"While wondering what I could possibly list as "influences," I kept returning to the idea of collating a mix of hip-hop. I’ve listened to this music since I was a kid and thinking back, it was the first music I came across that I could describe as having the feeling of "elsewhere"—a sense of place that didn’t exist in other music I was exposed to at the time.
But I don’t DJ it or play it out other than at home or on headphones while travelling. I am mindful of the fact my perspective on it is that of an outsider—I don’t come from where this music was born and I don’t propose to understand the struggle it came from; there is also a very real problematic history of appropriation of this music, and I can't ignore the dialectic collision of white voyeurism/white gaze, and if the idea of "influences" can be said to be more than just a production style or whatever, then hip- hop has encouraged me to have a critical approach to my own listening practices.
It’s with that in mind that I’ve put together this mix of tracks and edits. I went back and listened again and again to the stuff I’ve loved—mainly from the early to late '90s. I’ve continued to listen to hip-hop as it has mutated and re-formed and I’m still listening to what’s happening with the genre now, but for this mix, I wanted to keep the feel of it to the era that undoubtedly influenced the younger me.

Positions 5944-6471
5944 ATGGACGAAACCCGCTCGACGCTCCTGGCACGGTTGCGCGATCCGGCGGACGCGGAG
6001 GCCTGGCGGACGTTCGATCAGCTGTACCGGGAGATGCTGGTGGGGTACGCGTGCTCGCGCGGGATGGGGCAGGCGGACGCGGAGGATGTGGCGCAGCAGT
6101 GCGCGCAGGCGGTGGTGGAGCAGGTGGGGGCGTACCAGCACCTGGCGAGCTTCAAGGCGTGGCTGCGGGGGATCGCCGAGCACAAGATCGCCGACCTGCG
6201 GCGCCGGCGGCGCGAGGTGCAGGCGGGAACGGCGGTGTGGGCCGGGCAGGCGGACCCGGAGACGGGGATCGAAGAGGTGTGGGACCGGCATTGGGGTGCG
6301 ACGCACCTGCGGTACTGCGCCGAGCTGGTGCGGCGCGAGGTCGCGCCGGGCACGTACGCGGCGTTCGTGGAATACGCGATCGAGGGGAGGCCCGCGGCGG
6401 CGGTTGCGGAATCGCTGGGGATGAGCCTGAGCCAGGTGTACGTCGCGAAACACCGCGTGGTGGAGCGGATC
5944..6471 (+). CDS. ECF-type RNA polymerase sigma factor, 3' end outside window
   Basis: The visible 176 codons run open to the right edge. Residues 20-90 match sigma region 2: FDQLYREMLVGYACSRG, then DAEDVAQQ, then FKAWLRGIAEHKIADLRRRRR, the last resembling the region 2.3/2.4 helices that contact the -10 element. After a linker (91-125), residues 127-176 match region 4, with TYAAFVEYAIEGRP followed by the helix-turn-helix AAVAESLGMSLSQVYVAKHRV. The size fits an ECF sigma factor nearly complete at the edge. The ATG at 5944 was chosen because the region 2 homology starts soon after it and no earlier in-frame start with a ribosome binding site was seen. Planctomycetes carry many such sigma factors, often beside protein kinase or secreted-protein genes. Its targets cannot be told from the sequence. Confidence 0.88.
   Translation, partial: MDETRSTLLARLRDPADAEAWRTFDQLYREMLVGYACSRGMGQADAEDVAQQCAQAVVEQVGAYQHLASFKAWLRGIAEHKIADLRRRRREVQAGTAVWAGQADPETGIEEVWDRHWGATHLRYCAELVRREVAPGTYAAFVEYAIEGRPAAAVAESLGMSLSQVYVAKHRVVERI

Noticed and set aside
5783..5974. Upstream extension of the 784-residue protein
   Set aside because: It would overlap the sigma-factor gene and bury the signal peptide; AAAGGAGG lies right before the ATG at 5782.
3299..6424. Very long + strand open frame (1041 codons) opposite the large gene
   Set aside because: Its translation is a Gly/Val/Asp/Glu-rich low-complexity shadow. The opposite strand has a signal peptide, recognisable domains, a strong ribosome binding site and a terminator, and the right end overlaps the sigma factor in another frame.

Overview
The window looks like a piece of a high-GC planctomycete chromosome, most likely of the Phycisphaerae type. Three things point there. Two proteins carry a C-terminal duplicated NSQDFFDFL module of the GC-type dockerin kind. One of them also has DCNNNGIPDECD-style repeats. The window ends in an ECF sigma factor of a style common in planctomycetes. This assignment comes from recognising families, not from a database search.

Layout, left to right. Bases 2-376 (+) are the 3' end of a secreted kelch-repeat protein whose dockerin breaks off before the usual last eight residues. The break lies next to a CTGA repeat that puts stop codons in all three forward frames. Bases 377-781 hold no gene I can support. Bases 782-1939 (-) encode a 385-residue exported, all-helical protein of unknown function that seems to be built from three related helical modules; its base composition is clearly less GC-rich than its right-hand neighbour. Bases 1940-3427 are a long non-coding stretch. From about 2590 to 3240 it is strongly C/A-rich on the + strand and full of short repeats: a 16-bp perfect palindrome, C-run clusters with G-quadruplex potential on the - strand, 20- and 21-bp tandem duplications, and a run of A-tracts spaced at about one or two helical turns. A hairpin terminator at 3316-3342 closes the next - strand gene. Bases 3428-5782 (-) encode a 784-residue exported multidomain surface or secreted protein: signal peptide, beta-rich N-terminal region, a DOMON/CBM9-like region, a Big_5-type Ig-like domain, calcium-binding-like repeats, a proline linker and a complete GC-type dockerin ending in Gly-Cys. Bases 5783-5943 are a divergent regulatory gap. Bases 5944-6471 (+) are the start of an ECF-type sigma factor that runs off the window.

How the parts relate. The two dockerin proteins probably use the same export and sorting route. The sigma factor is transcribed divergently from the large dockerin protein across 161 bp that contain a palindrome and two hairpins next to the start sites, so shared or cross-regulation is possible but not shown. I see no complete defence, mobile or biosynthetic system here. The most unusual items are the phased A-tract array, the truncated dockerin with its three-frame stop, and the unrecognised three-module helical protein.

I remember a bunch of kids in my area of Birmingham, a bit older than me, aspiring b-boys I suppose—think Mongoose BMX’s, lino, Farah Trousers, Fila, Lacoste Jumpers, a Boombox. I had a football and they offered to lend me a tape they were playing for a loan of my ball. That tape was Street Sounds—Hip Hop Electro 11 and I didn’t have a clue what it was, but one track, in particular, took hold of my young brain. Roxanne Shante’s "Def Fresh Crew" was like nothing I’d ever heard at that point. My access to music up until then was mostly via my Dad’s collection and national radio stations / TV. This track was set in some place, with a crowd of people and they weren’t singing about love lost in some pop vacuum.
One particular thing that it held for me was its poetics. It’s ability to describe a place, a situation, a street etc.. My interest in radiophonic arts, musique concréte, electronic music, techno, jungle, grime etc. came later, but thinking in retrospect, like radiophonics, hip-hop also plays with the idea of a ‘Cinéma Pour L’Oreille' —especially on a track like this Shante one, with its looped crowd noise giving it a hyperrealistic sense of place. This is the first track in the mix.
The mix itself is made of edits of mixtapes, skits, radio shows and some individual tracks from around these years, so I guess it’s more of a collage (in the radiophonic/concrete sense) than a conventional mix." - Lee Gamble